Friday, July 17, 2009

Summer Series-Who Is Hardest To Train?

Last night on Twitter I posed this question:

Let me explain. The group I was talking about was classroom teachers. I know, I know, I have been hard on them lately. But this was not meant to be hard on teachers at all. What I was trying to understand was the opinion of the members of my PLN when it came to teacher training. Did they think that it was harder to train Elementary, Middle School or High School Teachers? Who did they feel were the group that was easy to convince when it came to adopting new technologies and who did they think would need convincing? The answers I got surprised me. Here are a few I got: (I have left out the names to protect the innocent...)

In my experience elem is the easiest, middle is much harder.

In my experience elementary are the easy adopters. High school to me needs more convincing. I think high school is harder because most (not all) are very dependent on direct instruction. Hands on Tech scares them.

Elementary need convincing due to responsibility of teaching all subjects, with little time for planning and prep.

I'd say high is the biggest challenge, middle looks easiest at 1st but elementary will go farthest when they see value.

Hmm, from my experience elem is the late and resistant adopters.

I'm helping train elem. and it definitely hasn't been easy. They seem stuck and unwilling to try new things. Elem. is all about hands-on learning. I think many don't consider using a computer or technology as "hands-on".

I think elementary because they have a hard time understanding how items apply to the younger student.

In my experience the middle/high school teachers have 1 or 2 subject areas to focus energies on and it is less daunting. Elem teachers think they don't have time in already packed days & already have projects & systems down, hard to change minds.

Early adopters=elementary. Convincing=Middle School. Resistant and defiant=high school

There were others along these same lines. What was surprising was that several people said that Elementary were the late adopters of technology and the hardest to train. In my experience I have seen just the opposite. My workshops and Professional Developments are filled with Elementary teachers eager to learn new skills because they understand their kids are so eager to use the tools. I don't see Middle School and High School teachers too often but I don't believe it is because of any of the reasons outlined above. I believe it is pressure from above. Curriculum standards, testing, time, all contribute to a lack of teachers taking part.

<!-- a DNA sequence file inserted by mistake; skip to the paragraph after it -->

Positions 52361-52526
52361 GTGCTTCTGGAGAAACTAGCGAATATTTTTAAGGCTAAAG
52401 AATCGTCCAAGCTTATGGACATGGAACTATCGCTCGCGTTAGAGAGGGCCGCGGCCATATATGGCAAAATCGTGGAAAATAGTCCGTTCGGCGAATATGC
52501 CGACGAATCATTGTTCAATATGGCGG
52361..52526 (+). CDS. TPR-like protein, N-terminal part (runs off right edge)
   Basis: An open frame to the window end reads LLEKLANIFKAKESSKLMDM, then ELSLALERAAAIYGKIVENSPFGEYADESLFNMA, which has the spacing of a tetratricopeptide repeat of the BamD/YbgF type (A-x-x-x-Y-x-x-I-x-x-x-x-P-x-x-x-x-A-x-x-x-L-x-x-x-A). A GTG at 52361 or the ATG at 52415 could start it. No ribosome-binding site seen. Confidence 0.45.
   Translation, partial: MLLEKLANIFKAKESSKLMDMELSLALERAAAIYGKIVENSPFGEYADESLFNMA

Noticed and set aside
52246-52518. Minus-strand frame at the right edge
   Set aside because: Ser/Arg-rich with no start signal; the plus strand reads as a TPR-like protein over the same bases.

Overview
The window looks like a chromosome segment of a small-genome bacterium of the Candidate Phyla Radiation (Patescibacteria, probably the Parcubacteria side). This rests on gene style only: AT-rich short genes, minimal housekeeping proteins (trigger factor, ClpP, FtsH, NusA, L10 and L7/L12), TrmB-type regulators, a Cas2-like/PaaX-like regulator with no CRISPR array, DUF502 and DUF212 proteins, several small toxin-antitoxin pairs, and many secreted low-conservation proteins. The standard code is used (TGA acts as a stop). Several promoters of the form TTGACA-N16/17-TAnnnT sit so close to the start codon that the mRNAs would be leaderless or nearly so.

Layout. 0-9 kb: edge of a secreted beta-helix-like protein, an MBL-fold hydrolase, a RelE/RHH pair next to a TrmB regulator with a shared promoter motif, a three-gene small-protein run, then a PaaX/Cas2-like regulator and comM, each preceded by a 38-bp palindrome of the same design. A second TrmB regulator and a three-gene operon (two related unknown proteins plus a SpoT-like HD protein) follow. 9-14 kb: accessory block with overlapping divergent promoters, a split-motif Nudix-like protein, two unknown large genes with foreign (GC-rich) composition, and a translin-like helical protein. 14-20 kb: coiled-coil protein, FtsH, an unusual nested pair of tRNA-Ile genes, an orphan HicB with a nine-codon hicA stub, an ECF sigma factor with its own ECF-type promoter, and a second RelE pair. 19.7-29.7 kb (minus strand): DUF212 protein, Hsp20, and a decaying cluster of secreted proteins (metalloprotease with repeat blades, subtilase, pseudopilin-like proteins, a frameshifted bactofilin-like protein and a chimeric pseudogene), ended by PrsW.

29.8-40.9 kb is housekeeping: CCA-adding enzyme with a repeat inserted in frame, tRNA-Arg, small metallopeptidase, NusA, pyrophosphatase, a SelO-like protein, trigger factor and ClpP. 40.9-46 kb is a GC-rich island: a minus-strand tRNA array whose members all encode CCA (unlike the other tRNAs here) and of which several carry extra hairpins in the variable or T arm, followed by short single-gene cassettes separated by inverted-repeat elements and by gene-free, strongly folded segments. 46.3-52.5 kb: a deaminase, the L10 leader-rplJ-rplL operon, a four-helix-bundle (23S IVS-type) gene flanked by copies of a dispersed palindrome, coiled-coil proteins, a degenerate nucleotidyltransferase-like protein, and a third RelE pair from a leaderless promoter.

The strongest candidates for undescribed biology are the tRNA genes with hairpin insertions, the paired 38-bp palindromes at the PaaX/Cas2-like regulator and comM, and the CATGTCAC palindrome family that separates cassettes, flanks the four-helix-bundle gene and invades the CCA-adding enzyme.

I am interested in what you think? Tech Trainers, who is harder to train? Who are early adopters? Who take a while. Teachers, what do you think? I look forward to reading your comments.

Before I go, I must leave you with this awesome answer I got to my question. Think about this...

Which is the hardest group to teacher group to train? Those who need training, yet are unwilling to accept or seek help. Who are easy adopters and who needs convincing? Easy adopters are those who are GOOD teachers who want to grow.


5 comments:

  1. Jamie Reaburn WeirJuly 17, 2009 at 7:59 AM

    I've never really had the opportunity to work with teachers other than my own secondary colleagues and it's interesting to see the interest level even amongst that group. Some are into technology, some hate it, and some are frightened. To me, it's more about the individual and their comfort level with technology rather than a specific group of teachers...

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  2. I really must agree with Jamie's comment. It's not by grade level so much. I think an interesting question might be to compare teachers with 5 yr or less experience, teachers with more than 5 yr but less than 12, teachers with 12 yr or more experience.

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  3. I agree with Thomas that experience plays a part, but I would also add age. I would predict that teachers under 30, on the average, are easier to train on tech than those who are more "seasoned".

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  4. It may be more a matter of life stage and how that relates to realistically finding the time for professional development. Female teachers under 30 often are in their baby-raising years and those in their late 30's or early 40's are busy with children, driving kids to extracurricular activities. In my experience, older teachers have more time to investigate new ways of infusing technology into the curriculum.

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  5. Steven, the last comment you shared is what I believe. I have worked mainly with elementary teachers and I found that those who use technology tools in one way or another every day are the ones who adopt early. Great post and I will be sharing it with my staff this year.

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